My own personal preference in gaining competency is to interweave aspects of my culture that are most analogous to what I understand shamanism to be, hence my working on a Master’s in counseling psych, since psychology figures heavily in my practice and general worldview. However, I also have the privilege of being able to get loans and go to school in the first place, as well as having enough of an interest and ability with psychology to make it worth my time. And people may disagree with various assessments of what a shaman would be in this culture.

Then, of course, there are those who would be thrilled if all us not-indigenous folks put aside these games of “shamanism” since we don’t have the level of competency indigenous cultures have. Both from a spiritual and psychological perspective, I can see great value in creating structures of meaning, rites of passage, and other things missing from large portions of this culture, and if the means and trappings in which some practitioners try to create these structures is misguided and appropriative, at least the general effort is of value and should be fine-tuned rather than scrapped entirely.

There are times, honestly, when all I want to do is throw my hands up and decide that we’re all arguing over completely subjective psychological meaning-making systems, and that it doesn’t really matter what you believe, but how you use it and for what purposes. Maybe we’d quit arguing over who believes the right things, and get rid of the red herrings of subjective authenticity, and instead get down to the business of dealing with what’s more objective. Whether I believe animal totems talk with me when I drum is a subjective issue, and again something that I sometimes think is wholly a structure of personal mythology. If I claim that what I’m doing is according to some indigenous culture I’ve never had any contact with, then it veers over into objective territory in that I’m making a verifiably false claim about the beliefs that could potentially affect the people whose legitimacy I’m trying to leech. And if I further use this to justify telling people to, say, drink bleach because Bear said that it’s good for what ails you, then we’re really into the objective, insofar as the actions I am taking extrapolated from my beliefs.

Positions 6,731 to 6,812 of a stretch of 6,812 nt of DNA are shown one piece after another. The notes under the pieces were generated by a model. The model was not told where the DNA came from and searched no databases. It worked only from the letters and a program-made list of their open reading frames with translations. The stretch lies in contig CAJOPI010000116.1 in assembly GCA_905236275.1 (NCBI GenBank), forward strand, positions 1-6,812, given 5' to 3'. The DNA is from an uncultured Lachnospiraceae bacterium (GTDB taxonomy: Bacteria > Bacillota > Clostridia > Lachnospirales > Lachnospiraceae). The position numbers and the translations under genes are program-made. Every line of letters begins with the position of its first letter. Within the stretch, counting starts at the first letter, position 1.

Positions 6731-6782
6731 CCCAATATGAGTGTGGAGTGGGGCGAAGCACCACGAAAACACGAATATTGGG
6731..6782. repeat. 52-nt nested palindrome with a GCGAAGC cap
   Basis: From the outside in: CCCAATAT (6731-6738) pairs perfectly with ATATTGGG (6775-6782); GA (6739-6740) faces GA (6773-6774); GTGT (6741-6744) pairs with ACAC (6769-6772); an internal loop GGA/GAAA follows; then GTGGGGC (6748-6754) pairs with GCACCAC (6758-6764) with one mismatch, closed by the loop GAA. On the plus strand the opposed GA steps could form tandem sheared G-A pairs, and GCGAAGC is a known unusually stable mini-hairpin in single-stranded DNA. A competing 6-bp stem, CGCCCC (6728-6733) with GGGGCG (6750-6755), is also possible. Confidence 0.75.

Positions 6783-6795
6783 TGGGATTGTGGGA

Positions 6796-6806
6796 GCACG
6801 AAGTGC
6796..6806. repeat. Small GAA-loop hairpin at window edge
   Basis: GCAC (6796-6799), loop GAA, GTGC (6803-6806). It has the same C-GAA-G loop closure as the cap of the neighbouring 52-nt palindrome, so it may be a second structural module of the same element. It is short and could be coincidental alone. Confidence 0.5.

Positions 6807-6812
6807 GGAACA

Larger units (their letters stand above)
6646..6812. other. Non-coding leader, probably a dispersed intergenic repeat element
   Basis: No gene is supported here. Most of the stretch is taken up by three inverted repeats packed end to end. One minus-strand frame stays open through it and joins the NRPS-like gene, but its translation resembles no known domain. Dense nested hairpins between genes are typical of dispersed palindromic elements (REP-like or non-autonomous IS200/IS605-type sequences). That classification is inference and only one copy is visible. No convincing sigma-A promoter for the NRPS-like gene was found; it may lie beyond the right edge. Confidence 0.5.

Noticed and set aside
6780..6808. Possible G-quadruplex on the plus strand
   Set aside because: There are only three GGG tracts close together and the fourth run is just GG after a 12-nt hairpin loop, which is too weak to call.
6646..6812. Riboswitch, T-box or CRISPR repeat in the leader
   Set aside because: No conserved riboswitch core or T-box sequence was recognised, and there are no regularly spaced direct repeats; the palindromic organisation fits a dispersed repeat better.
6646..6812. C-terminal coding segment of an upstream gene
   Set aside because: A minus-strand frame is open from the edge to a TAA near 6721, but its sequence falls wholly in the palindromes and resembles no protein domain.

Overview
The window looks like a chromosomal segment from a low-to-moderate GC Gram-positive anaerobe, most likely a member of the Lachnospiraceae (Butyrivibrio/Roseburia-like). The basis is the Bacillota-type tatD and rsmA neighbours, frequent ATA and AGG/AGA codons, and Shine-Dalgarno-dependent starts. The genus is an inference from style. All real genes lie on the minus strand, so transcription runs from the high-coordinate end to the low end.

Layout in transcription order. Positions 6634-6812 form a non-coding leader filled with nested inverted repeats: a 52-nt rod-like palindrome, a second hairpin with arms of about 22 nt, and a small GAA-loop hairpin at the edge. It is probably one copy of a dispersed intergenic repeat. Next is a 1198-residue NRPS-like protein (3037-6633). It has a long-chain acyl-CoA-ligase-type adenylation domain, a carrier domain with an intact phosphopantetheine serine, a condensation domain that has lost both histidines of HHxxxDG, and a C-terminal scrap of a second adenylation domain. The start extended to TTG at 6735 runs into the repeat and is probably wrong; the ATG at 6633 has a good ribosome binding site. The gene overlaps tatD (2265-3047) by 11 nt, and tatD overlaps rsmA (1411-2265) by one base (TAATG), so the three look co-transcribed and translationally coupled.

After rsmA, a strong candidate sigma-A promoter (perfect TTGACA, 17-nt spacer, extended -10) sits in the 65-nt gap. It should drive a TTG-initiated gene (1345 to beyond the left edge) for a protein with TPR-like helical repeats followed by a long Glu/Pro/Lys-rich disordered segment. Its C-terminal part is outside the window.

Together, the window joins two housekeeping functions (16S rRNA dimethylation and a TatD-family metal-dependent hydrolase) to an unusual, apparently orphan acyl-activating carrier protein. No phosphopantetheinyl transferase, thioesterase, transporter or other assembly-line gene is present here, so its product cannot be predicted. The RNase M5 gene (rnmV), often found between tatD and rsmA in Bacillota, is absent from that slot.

And that’s where I really think competency comes in. You can’t measure the legitimacy of whether the totems talk to me or not; there’s no such thing as spiritual competency in that regard, unless someone has some form of omniscience that I’m not privy to. (Gods know there are lots of neopagans and others who try their damnedest to measure the spiritual competency of others, especially others they dislike.) But you can measure one’s competency in psychological and physical terms. If I integrate shamanism into my counseling practice, no one can say whether, say, a soul retrieval was spiritually successful–but we can look at the client’s progress after that ritual and see whether it helped improve their psychological health. And if I decided to incorporate wilderness therapy in my practice and take clients hiking, my competency could be measured in terms of things like whether I have up-to-date Wilderness First Responder training.

As far as how much competency Ray had? There’s not yet enough information available, unless I’ve missed something. I looked on the bio on his website, and couldn’t really find anything to suggest he has any psychological training, or what sort of spiritual training he may have had (including that which may have shown him how to safely run a sweat). Hopefully more will come out in the wash. In the meantime, I think we need to focus less on things like cultural appropriation and the exact tools (physical and psychological) used in this case, and instead look at the people involved and how they were using these tools. Being a non-indigenous person running a sweat lodge does not automatically make you a potential killer. Being someone who doesn’t possess physical and psychological competency involved with the rite, regardless of the exact cultural trappings, is an entirely different story.

Quick Commercial Break